For the black and white photographers out there, if you haven't already bought LensWork or visited their website, do it now! I'm hooked on Brooks Jensen's audio blog.

I spent my first hours ever in a darkroom this past Friday night, developing some of my 4x5 negatives (primarily this one) into 8x10's for presentation during my trip west. There's something just wonderful about laying a fiber-based sheet of Ilford paper into Dektol solution and watching your image magically appear. Along the same lines, I recently picked up used copies of Ansel Adam's The Print and The Negative.

A blog I've taken to reading; a friend of Skye's through someone, somehow, that I've slowly gotten to know over time. He has thought-provoking things to say when he wants to, and he works at Microsoft. Neat-o.

Wednesday, September 22, 2004

El Capitan approaches

Seventeen days and counting until I enter Yosemite National Park.

Also exciting is that I've managed to find a way to not have to rent a car — some couple from New Zealand that I've never met before will be driving me in, and I'll be hopping two buses, a local shuttle and then a Greyhound at 4:55am, to get out.

Oh yes, and I have yet to enter a darkroom. Still. But that's also changing soon as a friend of mine has decided to generously open up his private darkroom to me in order to develop a handful of prints before taking off for California.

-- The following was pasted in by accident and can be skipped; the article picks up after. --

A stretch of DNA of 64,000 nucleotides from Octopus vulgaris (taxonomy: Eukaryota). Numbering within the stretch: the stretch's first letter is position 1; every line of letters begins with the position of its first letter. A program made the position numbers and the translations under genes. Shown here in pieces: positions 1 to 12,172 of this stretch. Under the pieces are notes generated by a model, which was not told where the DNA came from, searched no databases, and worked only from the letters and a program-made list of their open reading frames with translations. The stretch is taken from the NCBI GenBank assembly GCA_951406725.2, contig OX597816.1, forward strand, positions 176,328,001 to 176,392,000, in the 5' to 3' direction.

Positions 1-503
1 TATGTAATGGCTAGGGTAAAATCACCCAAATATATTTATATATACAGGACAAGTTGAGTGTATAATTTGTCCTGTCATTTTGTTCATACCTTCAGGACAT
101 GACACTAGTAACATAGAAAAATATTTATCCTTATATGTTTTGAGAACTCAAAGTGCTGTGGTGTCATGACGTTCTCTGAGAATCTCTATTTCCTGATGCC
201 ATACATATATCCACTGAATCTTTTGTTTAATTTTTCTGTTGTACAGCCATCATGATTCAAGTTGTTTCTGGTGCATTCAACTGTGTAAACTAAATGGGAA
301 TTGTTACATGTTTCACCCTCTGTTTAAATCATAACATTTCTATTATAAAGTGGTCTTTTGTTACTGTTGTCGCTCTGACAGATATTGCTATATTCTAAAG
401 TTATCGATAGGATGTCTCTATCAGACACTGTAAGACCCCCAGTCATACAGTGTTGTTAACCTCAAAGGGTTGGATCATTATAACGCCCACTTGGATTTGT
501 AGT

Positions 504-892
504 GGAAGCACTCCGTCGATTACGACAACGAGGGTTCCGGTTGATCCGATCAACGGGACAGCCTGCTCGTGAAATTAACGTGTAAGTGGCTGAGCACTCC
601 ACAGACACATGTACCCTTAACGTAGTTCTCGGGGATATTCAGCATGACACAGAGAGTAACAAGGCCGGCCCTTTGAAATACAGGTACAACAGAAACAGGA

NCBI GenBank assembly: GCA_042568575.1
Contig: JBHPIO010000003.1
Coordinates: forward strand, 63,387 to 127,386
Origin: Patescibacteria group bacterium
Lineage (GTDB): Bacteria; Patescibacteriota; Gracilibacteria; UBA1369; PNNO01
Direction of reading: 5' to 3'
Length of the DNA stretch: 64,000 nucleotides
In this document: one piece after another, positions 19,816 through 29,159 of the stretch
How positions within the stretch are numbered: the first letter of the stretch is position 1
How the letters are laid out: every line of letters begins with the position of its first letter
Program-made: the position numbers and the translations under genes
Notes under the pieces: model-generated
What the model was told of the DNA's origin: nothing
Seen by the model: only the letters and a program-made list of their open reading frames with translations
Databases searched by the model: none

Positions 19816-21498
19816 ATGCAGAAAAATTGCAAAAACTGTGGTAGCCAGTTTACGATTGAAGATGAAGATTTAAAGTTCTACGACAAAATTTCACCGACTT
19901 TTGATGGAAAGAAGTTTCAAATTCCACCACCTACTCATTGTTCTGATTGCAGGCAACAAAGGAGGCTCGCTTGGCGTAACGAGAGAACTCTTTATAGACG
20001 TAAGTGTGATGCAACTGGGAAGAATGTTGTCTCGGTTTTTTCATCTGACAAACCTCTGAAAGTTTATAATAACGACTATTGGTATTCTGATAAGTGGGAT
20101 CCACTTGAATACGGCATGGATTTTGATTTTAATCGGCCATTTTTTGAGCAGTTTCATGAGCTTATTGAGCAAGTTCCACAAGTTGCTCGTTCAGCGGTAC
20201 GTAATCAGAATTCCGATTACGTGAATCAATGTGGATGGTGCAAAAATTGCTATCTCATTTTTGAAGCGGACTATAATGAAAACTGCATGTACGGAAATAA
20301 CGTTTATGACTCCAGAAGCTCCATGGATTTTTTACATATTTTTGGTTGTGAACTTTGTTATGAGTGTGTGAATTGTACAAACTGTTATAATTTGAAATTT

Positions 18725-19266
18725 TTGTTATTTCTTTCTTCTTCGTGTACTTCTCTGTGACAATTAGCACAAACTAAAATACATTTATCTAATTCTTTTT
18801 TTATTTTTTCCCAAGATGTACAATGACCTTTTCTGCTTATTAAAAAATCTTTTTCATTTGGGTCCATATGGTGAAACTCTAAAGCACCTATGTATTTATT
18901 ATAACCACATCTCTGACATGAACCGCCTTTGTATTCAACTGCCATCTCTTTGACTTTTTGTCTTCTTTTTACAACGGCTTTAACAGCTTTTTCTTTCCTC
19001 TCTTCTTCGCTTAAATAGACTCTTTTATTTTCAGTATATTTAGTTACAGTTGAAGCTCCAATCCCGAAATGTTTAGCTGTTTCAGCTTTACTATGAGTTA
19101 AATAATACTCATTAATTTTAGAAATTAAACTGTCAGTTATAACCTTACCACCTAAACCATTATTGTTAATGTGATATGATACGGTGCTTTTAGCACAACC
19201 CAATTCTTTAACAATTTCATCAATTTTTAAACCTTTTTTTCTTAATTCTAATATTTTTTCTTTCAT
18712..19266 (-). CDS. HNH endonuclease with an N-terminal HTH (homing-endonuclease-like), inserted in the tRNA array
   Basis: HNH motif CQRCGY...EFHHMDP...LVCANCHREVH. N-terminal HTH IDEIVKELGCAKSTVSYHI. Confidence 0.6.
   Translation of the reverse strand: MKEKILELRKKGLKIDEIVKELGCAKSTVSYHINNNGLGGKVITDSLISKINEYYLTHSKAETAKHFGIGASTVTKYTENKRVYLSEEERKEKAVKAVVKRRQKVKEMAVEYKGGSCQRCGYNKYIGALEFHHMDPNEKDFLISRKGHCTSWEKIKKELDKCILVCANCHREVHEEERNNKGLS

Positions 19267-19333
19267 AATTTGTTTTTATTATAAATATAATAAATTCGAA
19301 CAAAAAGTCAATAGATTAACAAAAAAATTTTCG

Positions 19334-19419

In other news, the Gorillas fell hard tonight, 0-9. I had three singles, but we couldn't get anything on the board. :-( Woe is us. Next week we play a team composed entirely of employees from our company's warehouse operations groups. Me thinks we're in for a slaughter . . .

Tuesday, September 21, 2004

What have I been doing?!

So my wife commented the other day that, like every other blog I've ever had, I seem to have abandoned this one. Rather than do that, rather than let this thing die a miserable slow death, I will instead post this semi-random but hopefully meaningful post containing links of things that have been absorbing my time lately:

National Hurricane Center / Tropical Prediction Center — my latest web project involves hurricanes. Twelve hundred of them to be exact. Well, including tropical storms. Can't share much detail but the theme of the story is that I'm tired of the cartoon renderings that currently pass as meteorological forecasts and have embarked on a journey to bring information rich interactive displays using hurricane data to the general public. I've also been waking up between 4:00am and 5:30am in the morning to plug away at this, as my life with a now-nine-week old is rather full!